Collins Lecture at Gannon University to Explore Archaeology in Turkey
Posted: March 20, 2017
Turkey is a nation that regularly appears in headlines about
conflict in Syria, the geopolitics of the Middle East and the rise
of authoritarian governments. Yet this ancient land is also home to
some of the most significant archaeological sites in the world. The
tension and relationship between these two is the subject of Gannon
University's annual Collins Institute Lecture to be given by
Caitlin Curtis on Wednesday, March 22 at 7 p.m. in Room 219 of the
Waldron Campus Center, 214 W. Seventh St.
Curtis, whose lecture is entitled "Archaeology Is Not Just About
Dead People: Community Engagement in Turkey," is a Ph.D. candidate
in the Department of Anthropology at the State University of New
York at Buffalo. Her research interests include sustainability and
heritage, critical heritage studies, cultural heritage management
and heritage tourism.
It was while completing research for her master's thesis,
"Planning for Heritage Preservation in Western Turkey: A GIS
Approach to Archaeotourism and Agricultural Policy," that she
observed the problems that arose when archaeologists imposed their
plans for tourism and heritage development on local communities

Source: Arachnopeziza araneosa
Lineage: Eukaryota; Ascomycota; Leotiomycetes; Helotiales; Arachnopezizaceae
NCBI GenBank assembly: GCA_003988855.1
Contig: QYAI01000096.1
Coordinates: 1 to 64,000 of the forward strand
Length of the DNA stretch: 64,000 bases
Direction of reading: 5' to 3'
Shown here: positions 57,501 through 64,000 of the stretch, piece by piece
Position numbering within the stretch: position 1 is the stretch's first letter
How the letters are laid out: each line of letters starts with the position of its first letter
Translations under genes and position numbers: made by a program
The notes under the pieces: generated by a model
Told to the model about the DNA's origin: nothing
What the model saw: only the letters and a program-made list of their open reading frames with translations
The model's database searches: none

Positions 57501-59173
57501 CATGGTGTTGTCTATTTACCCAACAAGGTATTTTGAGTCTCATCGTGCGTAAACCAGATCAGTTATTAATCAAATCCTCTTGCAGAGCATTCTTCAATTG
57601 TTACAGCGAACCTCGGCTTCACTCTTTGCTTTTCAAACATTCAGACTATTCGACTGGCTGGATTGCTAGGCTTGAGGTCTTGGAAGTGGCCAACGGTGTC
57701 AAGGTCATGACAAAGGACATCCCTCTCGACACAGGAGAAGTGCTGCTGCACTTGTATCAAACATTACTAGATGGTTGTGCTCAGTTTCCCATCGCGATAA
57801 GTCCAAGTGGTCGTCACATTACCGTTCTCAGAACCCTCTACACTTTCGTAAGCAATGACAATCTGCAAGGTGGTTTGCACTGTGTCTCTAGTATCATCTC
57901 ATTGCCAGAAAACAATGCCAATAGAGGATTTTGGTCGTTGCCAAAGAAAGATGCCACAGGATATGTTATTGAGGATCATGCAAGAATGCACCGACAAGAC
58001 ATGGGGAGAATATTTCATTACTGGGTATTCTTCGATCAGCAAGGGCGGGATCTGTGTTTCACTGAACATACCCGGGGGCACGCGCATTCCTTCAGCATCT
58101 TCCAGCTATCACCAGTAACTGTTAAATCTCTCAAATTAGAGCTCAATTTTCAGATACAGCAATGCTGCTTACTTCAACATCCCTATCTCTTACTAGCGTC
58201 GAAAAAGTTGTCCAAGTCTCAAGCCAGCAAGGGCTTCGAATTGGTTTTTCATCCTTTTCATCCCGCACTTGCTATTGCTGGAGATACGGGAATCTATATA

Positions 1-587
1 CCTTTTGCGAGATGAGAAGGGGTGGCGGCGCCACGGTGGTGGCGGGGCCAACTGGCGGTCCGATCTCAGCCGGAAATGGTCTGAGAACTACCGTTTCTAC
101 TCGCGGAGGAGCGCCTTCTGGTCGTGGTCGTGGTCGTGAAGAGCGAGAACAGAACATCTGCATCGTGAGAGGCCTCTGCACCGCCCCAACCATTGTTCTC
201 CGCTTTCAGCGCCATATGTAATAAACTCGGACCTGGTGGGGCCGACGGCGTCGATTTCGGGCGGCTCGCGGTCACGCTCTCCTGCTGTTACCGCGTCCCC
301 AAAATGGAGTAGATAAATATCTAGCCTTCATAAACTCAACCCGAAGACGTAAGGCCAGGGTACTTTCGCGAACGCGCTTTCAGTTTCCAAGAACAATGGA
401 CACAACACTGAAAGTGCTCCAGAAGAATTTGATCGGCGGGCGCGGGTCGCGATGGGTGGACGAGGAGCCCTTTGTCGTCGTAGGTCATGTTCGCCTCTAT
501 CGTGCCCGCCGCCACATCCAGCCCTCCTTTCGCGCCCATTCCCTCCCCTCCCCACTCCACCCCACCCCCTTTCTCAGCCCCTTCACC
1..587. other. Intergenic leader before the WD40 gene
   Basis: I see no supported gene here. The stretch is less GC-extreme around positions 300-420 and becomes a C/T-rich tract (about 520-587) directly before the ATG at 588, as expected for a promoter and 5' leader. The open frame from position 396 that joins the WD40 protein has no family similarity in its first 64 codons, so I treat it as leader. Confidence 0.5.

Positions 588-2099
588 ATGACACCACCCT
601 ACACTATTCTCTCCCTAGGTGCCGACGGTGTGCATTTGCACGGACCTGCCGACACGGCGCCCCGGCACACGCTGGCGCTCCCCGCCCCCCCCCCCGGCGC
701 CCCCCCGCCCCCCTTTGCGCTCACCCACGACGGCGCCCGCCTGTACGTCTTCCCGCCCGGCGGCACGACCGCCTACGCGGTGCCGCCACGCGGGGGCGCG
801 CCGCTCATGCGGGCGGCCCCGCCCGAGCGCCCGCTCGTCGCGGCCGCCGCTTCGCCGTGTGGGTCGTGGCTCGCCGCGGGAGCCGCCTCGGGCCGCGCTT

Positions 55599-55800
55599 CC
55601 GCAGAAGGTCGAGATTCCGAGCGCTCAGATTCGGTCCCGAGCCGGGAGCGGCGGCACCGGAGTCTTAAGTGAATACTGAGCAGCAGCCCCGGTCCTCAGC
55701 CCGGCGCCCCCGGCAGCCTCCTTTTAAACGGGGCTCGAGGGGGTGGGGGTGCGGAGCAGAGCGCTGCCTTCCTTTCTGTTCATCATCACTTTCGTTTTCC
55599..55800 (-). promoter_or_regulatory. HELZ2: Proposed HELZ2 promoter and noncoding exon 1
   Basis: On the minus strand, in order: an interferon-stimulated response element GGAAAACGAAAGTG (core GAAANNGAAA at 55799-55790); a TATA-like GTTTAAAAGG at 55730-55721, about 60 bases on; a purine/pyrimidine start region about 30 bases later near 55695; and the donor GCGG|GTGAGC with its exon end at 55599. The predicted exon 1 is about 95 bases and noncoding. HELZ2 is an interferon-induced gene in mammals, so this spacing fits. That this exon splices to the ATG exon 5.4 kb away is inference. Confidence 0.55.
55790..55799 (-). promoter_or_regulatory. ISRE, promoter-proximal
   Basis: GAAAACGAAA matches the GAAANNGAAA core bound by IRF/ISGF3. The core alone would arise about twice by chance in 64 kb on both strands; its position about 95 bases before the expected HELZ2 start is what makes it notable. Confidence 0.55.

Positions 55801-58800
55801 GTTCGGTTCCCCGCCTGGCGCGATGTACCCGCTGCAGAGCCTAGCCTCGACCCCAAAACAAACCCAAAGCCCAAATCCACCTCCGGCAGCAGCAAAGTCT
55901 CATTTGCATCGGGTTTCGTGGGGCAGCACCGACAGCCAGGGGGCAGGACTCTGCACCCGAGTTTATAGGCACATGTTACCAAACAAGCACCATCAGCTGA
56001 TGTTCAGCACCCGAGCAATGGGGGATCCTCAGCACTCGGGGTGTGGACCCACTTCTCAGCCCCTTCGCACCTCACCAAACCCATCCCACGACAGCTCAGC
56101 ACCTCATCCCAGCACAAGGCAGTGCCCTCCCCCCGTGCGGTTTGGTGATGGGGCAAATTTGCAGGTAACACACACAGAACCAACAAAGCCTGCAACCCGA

without adequately understanding local hopes for the future.
In 2014, Curtis received a joint junior residential fellowship
in Cultural Heritage Management from Koç University's Research
Center for Anatolian Civilizations and the British Institute at
Ankara to pursue her dissertation research in Istanbul. She was
awarded further support from the American Schools of Oriental
Research, the Institute for European & Mediterranean
Archaeology and the University at Buffalo.
The Collins Institute Lecture is free and open to the public.
For more information, contact Suzanne Richard, Ph.D., director of
the Collins Institute, at 814-871-5605. For more information about
Gannon University's excavations at the Bronze Age site at Khirbat
Iskandar, Jordan, click here.